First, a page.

Washington State Bus shortage


Trinity P. Haynes , Reporter

Picture of school bus   Public schools around Washington have suspended over 100 bus routes due to a shortage of drivers. And some drivers refusing to get the mandatory Covid-19 vaccine. Tim Robinson, a Seattle district spokesperson stated more than 6,700 students could be affected by the cuts. And that is only out of 18,000 altogether.  

 Beginning on Monday October 18, Seattle public schools (SPS) are suspended 142 bus routes. And even students in Bonney Lake and Clover Park are experiencing these setbacks, Bonney Lake school is preparing for delays in getting to school due to the shortage of drivers. Some students though, are worried about how they will even get to school at all.  

Not only is Washington facing this troublesome situation, but districts nationwide are also having the same problems. Last-minute scrambles, and late arrivals are even having retired bus drivers come back into the payroll.  Many families have reported buses showing up late, and some not even at all. Students have missed days of school, or breakfast and important classes. And parents have had to take mornings off work to drive their children to school. One mom from the Portland area states: “They stood out at the bus stop for like an hour and a half, waiting for the bus in the morning,” said Veronica Huff, a Reynolds School District parent.  In addition to it being an issue that some bus drivers refuse to get vaccinated, but some vaccinated bus drivers don’t want to drive busses with unvaccinated kids and students. This issue also effects athletics and activities at or after school. Mr. Clark, the journalism and cross-country teacher, has stated that some of his members had to wait outside for almost an hour to get a bus for a meet.  

November 16th, I emailed Paul Vigil, who works for transportation at Lakes. He said I was more then welcome to ask him some questions. Here is some Q and A with Vigil:  

How has the shortage of bus drivers affected both Lakes Highschool, and you personally? :  

       Fortunately for Lakes, CP, and HP, the bell times don’t affect the actual pick up and drop off of students.  High schools are the first schools in the morning and afternoon, so we have all our drivers that can run the routes.  The issues that we have affecting the high schools specifically, is not having consistent drivers on the same routes every day.  We don’t have enough drivers to cover all the routes, so when there is an open route, or someone calls in sick, we use whoever has the time to run routes. Right now those extra drivers are mechanics, dispatch staff, or admin office staff, and although we are all licensed and trained to drive buses, we haven’t been driving in years sometimes, so we can be a bit rusty.  Also, when I take office staff out of the office, a lot of necessary stuff doesn’t get done.   

  How it Effects him and bus drivers personally: 

       My office staff are literally putting in 12-14 hour days, 5 days a week.  That can be very tiring and taxing on health, moods, family life.  An example.  Yesterday, I left my house at 5:20 to get to work by 5:45.  I left my office at 6:30, arriving home just after 7:00.  My family had waited for me to eat dinner, so we sat down ate dinner together, and 1 hour later I went to bed to start this whole thing over again today.  That is just my story, everyone else is doing the same thing.  On a Saturday a couple of weeks ago, we were working, one of the staff members families came in, and his wife told me a story of there 4 year old daughter asking if daddy lived at home anymore, because he was always at work.  That is how the driver shortage affects me, and my staff.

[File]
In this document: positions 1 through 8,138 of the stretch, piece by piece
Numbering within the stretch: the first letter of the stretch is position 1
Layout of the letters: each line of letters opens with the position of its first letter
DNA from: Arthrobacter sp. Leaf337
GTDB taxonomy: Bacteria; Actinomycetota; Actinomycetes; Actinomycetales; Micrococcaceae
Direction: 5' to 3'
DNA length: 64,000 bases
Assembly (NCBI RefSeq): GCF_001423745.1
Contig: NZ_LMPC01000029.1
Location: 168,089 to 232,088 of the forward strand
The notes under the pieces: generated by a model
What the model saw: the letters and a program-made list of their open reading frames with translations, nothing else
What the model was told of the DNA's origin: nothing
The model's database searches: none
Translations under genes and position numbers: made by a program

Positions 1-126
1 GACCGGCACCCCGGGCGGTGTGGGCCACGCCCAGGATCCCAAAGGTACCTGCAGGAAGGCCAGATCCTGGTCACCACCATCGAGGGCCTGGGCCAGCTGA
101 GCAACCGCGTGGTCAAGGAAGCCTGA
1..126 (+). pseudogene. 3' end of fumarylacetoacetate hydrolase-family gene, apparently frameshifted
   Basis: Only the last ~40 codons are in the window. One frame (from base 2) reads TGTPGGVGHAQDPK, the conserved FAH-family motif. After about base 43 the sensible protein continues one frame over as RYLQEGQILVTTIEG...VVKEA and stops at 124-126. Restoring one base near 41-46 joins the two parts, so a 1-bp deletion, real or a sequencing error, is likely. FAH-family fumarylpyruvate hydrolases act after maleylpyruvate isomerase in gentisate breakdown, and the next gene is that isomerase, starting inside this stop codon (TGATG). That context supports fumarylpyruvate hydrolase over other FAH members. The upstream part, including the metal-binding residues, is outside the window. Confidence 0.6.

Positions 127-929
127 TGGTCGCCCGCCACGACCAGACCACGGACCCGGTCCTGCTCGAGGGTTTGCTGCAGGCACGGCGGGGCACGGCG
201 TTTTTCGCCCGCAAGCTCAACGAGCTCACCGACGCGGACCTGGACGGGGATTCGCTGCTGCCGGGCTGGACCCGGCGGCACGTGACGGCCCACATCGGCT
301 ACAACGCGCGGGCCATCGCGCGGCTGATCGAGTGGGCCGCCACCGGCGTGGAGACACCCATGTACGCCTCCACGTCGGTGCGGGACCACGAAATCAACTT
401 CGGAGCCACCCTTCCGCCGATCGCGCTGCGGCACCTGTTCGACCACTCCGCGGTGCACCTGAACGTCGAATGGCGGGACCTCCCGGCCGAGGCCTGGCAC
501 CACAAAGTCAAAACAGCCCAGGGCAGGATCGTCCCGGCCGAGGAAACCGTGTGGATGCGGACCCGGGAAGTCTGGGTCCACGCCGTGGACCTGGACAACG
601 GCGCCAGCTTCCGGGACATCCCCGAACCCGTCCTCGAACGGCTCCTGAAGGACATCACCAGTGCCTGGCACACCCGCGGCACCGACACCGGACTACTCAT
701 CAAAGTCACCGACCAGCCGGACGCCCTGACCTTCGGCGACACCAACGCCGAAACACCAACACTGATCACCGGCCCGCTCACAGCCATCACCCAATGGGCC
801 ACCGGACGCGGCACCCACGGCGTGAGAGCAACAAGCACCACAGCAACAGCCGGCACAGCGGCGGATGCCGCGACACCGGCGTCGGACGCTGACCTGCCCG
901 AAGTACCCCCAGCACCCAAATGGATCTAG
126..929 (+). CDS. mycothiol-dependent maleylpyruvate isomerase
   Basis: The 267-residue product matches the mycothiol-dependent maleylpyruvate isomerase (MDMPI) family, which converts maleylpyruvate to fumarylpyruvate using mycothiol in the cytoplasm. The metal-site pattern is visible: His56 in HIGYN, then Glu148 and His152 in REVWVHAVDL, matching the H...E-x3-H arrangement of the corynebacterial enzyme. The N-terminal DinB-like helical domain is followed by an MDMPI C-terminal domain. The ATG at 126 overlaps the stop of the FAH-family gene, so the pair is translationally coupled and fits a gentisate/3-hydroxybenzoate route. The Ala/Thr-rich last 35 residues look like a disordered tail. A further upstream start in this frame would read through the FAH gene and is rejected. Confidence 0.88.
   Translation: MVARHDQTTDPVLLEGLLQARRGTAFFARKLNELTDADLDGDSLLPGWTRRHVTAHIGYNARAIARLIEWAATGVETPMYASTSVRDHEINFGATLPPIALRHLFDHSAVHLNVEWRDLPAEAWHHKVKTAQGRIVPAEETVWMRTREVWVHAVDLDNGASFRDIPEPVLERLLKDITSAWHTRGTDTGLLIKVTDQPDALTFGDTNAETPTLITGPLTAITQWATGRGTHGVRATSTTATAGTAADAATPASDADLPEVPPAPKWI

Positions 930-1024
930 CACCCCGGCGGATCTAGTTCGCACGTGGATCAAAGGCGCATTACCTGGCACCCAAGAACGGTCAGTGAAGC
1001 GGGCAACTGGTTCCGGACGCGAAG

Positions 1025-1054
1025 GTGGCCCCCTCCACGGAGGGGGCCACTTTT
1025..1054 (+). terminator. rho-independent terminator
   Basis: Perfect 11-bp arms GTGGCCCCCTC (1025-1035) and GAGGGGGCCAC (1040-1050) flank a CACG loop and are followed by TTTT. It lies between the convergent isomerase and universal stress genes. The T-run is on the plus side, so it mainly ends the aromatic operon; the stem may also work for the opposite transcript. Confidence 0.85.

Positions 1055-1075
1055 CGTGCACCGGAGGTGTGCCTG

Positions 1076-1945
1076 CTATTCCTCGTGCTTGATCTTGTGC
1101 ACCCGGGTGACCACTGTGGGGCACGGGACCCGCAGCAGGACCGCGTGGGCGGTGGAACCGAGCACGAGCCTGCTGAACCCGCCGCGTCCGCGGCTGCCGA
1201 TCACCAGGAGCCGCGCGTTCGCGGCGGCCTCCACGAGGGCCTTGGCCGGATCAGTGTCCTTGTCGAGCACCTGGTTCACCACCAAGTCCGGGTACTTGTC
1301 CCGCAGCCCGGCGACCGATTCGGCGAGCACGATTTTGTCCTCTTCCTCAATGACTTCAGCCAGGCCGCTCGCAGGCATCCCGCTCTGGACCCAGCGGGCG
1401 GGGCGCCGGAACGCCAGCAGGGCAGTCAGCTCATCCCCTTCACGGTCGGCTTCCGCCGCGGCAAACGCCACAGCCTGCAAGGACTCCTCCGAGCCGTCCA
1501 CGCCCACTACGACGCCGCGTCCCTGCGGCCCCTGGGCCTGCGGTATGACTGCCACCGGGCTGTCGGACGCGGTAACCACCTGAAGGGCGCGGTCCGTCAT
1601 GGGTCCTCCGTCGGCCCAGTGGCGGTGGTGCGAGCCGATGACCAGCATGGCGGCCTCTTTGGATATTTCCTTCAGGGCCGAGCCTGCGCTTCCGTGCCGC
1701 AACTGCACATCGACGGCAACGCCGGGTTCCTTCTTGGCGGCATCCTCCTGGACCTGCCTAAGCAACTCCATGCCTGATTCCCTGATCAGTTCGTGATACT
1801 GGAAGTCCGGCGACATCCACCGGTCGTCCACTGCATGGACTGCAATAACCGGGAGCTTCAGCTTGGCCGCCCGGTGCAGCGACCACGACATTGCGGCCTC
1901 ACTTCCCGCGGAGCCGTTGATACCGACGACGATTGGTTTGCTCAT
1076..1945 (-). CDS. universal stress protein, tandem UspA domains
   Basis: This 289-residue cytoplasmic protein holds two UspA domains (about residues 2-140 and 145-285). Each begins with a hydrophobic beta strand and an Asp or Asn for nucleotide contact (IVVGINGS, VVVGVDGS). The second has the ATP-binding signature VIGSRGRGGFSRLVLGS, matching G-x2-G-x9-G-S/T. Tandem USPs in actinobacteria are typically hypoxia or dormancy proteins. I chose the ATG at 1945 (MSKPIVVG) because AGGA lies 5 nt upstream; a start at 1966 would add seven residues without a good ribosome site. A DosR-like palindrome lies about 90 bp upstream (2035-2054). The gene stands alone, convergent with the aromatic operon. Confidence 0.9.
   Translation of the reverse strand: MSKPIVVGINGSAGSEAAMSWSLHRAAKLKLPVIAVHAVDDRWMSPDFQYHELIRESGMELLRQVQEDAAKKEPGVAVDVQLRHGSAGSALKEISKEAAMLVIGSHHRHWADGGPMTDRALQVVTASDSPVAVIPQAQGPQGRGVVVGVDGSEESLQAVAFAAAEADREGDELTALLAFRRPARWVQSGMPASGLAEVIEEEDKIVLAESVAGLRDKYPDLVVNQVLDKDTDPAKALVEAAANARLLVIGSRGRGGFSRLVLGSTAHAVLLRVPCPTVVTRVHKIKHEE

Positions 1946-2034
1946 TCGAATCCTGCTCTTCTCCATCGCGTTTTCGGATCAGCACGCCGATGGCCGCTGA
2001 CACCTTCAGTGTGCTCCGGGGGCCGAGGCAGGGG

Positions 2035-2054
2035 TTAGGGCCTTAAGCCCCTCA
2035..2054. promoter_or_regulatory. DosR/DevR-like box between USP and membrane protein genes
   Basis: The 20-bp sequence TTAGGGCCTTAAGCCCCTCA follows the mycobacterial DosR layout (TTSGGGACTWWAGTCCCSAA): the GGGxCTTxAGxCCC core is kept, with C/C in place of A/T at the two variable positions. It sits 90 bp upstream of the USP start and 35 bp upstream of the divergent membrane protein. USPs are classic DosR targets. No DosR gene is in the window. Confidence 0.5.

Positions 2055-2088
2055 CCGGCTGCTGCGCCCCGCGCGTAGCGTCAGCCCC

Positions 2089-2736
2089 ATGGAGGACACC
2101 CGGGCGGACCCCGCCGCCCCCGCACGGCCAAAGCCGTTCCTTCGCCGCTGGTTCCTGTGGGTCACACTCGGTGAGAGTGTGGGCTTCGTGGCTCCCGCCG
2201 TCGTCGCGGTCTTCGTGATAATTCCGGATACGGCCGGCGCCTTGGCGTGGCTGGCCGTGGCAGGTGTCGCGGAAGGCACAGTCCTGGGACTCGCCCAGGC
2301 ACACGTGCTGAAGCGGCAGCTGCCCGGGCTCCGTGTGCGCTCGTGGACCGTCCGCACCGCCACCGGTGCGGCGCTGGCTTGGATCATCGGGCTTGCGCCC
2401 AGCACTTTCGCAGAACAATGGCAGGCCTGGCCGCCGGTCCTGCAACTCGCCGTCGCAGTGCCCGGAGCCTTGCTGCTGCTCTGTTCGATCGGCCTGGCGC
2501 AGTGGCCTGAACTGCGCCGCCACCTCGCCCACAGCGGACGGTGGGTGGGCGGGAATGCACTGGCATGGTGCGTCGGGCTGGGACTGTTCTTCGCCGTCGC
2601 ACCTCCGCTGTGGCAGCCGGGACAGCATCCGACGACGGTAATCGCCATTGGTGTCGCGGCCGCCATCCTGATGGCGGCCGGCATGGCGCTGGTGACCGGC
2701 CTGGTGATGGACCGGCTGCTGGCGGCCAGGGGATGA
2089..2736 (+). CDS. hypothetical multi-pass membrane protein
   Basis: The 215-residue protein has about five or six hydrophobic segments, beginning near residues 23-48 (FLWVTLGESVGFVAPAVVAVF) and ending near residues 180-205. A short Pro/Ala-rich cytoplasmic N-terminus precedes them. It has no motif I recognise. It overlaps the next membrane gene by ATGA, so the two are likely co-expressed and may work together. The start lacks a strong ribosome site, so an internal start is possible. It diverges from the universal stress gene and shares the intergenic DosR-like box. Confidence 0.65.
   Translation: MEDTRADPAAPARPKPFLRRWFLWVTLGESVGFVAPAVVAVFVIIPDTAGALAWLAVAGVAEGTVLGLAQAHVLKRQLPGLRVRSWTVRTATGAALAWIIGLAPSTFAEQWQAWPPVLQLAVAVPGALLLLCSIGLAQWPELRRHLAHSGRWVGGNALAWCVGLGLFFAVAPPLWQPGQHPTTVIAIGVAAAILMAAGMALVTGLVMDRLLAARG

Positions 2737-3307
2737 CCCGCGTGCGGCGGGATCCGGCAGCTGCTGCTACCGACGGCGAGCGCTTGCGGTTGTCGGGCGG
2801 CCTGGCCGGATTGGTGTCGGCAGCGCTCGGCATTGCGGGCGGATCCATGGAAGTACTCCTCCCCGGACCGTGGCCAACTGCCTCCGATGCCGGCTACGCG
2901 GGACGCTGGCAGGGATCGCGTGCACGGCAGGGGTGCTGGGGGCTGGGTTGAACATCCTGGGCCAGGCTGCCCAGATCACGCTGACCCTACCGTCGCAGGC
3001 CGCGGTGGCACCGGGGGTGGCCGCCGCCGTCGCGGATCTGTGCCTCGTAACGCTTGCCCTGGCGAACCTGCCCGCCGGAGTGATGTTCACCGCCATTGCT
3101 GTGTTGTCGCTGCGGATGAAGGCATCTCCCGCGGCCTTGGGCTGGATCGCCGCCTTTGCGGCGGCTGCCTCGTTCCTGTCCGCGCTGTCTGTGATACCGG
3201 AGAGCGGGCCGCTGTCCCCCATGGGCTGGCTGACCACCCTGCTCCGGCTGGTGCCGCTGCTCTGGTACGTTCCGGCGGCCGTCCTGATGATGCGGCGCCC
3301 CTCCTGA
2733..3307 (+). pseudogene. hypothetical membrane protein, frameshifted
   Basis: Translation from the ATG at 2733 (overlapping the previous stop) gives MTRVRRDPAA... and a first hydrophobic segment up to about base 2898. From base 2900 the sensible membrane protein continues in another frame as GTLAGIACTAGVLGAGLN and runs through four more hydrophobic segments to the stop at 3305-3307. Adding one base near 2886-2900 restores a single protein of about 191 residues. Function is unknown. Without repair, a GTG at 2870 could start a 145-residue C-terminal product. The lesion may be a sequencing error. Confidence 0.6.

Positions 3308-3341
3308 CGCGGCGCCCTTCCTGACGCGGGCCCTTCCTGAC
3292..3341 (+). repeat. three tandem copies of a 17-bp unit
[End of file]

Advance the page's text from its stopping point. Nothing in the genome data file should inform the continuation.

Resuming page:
How long do you see this lasting until it goes back to normal? 

I don’t see an end is near.  The district has been gracious and our pay rate for drivers is very good.  We are also currently offering a hiring bonus to attract new people.  Training of a new driver takes from 4-8 weeks and the process is not for everyone.  We usually see about 50-60% of new hires that actually become drivers.   

  What are your opinions on it?  

Driving a school bus is in itself difficult.  You have to have a CDL, you have to pass DOT physicals, the license is expensive to keep up.  Bus drivers work a split shift, morning runs, some mid days, and a PM run.  Drivers can spend 10-12 hours a day for 6-8 hours worth of pay.  Then there is driving a 40ft. bus around in the traffic and congestion, especially in our area.  And last but surely not least, the students and parents, which can be a challenge.  At the end of the day, a driver knows they help as they got students to school to learn, but it wasn’t without it challenges.  It is hard to hire any employee these days, but with the challenges and restrictions on a school bus driver, we have to find the right fit for the job, and that is always difficult. 

 At the end of the day, bus driving isn’t an easy job, at least not during these times. But, without them transportation wouldn’t be the same.